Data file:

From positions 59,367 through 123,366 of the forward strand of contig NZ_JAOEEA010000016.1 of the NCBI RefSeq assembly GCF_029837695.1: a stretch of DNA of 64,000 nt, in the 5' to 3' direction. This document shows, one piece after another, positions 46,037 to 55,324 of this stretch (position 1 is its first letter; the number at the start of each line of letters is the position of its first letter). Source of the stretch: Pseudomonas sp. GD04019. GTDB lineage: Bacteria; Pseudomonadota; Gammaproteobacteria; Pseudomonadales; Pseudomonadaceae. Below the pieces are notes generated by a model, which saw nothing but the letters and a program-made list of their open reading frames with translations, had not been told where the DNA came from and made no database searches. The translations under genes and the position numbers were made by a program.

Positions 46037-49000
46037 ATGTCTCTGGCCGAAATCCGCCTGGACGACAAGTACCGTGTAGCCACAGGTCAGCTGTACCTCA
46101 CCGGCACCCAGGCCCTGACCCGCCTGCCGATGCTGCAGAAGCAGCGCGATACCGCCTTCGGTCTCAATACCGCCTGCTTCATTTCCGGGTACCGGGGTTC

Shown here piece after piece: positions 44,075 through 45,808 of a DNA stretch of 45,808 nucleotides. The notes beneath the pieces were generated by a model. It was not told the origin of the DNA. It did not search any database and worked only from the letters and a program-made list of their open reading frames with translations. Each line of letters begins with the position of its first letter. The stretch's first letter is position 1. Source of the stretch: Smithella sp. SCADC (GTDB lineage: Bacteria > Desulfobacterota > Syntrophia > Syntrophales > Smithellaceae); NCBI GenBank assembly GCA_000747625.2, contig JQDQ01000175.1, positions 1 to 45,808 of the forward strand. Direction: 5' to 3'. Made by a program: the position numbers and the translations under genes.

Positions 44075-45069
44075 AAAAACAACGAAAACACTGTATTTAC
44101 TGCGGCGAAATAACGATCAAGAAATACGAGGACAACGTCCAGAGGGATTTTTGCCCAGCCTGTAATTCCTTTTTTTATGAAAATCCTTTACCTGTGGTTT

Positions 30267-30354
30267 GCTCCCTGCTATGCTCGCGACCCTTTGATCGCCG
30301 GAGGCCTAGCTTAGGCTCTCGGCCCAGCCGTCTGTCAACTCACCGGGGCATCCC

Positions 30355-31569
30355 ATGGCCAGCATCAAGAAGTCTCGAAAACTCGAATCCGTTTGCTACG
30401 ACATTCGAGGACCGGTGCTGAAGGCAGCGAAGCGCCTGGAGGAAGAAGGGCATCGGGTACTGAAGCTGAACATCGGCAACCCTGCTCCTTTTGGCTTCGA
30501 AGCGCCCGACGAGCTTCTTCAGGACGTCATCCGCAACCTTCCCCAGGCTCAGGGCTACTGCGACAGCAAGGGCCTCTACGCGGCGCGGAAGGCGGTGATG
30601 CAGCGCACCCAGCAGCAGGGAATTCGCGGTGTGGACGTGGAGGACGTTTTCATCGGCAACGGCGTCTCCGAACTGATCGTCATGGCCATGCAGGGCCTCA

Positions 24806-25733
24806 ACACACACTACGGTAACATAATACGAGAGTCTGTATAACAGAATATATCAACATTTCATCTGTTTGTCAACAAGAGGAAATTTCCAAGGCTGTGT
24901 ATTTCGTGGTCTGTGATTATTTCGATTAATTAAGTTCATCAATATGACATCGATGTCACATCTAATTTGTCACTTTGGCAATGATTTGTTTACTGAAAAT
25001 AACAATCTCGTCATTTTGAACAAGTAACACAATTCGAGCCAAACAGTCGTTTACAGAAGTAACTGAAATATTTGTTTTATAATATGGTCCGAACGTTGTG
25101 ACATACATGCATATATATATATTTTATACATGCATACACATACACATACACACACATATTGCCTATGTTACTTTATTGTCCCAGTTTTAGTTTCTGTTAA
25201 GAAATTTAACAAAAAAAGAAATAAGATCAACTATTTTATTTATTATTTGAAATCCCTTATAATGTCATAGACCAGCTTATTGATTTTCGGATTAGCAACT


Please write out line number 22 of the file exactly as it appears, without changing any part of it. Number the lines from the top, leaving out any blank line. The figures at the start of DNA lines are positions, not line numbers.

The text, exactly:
25201 GAAATTTAACAAAAAAAGAAATAAGATCAACTATTTTATTTATTATTTGAAATCCCTTATAATGTCATAGACCAGCTTATTGATTTTCGGATTAGCAACT